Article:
The BRICS combination is met with either derision or disinterest by the rest of the world. This is not without reason. Among all multilateral organisations, its character is the most curious. Most international groupings have their origins in ma-jor global crises or in response to some political shock. BRICS has its origins in a report by an investment bank. The criteria for me-mbership seems non-existent. If it’s about rising developing economies, then declining Russia should not be a member. If it’s about GDP clout, then South Africa is the anomaly. Some global clubs are built around one dominant member. On paper that would seem to be the case here. China is overwhelmingly the most powerful BRICS member with an economy larger than all the others put together. And two members, India and Russia, are ramping up defence expenditure largely because of concerns about the increasing combativeness of another, China.
What mortar keeps the BRICS together? The answer is not clear. Each summit is a mix of rhetoric, agreement on tangential issues and a large amount of groping in the dark. However, what is obvious is that the BRICS exist because there is a slow and uneven transition of power from the western nations to what is sometimes described as the East, but should be called the Middle. These middle powers — which include not only the BRICS but also, say, Turkey, Indonesia and Mexico — are not opposed to a US-dominated world-system. India is among those that prefer a US-led world to a China-led world. Even China and Russia place their relations with the West far ahead on the priority list than their ties with fellow middle powers. The latter countries are also not interested in turning the world order on its head. China, the only one that could try to rearrange the global furniture, has shown a willingness to let the US continue to run the international house with only a few tweaks here and there.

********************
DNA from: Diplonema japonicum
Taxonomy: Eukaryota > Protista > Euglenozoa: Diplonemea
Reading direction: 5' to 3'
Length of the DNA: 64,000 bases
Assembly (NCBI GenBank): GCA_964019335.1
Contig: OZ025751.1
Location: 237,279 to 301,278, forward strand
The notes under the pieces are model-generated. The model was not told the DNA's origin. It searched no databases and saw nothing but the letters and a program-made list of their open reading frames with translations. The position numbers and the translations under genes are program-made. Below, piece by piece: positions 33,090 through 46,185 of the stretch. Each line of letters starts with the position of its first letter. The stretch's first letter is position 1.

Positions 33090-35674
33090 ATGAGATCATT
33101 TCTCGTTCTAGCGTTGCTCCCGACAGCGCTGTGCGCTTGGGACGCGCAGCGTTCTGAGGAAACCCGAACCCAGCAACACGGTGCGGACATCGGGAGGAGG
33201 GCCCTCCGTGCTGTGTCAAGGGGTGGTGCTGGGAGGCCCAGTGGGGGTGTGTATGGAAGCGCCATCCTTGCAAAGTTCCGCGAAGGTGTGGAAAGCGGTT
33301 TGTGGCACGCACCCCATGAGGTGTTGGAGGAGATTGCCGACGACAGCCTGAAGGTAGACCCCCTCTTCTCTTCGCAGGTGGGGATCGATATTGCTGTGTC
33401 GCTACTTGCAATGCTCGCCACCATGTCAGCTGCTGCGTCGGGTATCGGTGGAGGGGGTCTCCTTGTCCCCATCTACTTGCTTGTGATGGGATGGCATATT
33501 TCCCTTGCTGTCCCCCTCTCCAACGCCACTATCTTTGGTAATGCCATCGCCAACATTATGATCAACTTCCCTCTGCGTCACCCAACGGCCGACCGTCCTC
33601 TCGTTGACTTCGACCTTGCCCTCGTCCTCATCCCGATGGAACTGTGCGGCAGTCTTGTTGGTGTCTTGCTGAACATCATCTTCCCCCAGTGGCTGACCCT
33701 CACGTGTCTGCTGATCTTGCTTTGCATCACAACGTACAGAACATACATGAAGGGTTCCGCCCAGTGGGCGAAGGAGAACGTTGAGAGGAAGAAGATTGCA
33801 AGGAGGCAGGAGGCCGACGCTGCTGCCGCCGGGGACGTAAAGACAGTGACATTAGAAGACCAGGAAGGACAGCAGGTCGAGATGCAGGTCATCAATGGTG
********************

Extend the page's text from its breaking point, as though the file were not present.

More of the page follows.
The BRICS nations, therefore, agree the most on their des-ire for a world in which there is only minimal geopolitical change or one where change takes place through a natural progression. One of the strongest areas of agreement, evident in the present summit, is collective irritation at the West’s failure to keep its financial sectors on an even keel and the West’s erratic response to the Arab Spring. Though the BRICS ‘bank’ would seem to be a tangible subtraction from Western power, it would be better to see it as a complaint against Wall Street ineptitude. A similar view is being taken about their wariness about events in Syria. All BRICS countries are wary of the fallout of an Arab spring that becomes a Muslim climate cataclysm. And it is the slow increase in the number of these marginal issues that could lay the basis for a more coherent organisation. In the meantime, BRICS serves as a symbol of a global trend that could, one day, be the basis of a new global order if its members become agitated enough to try for one.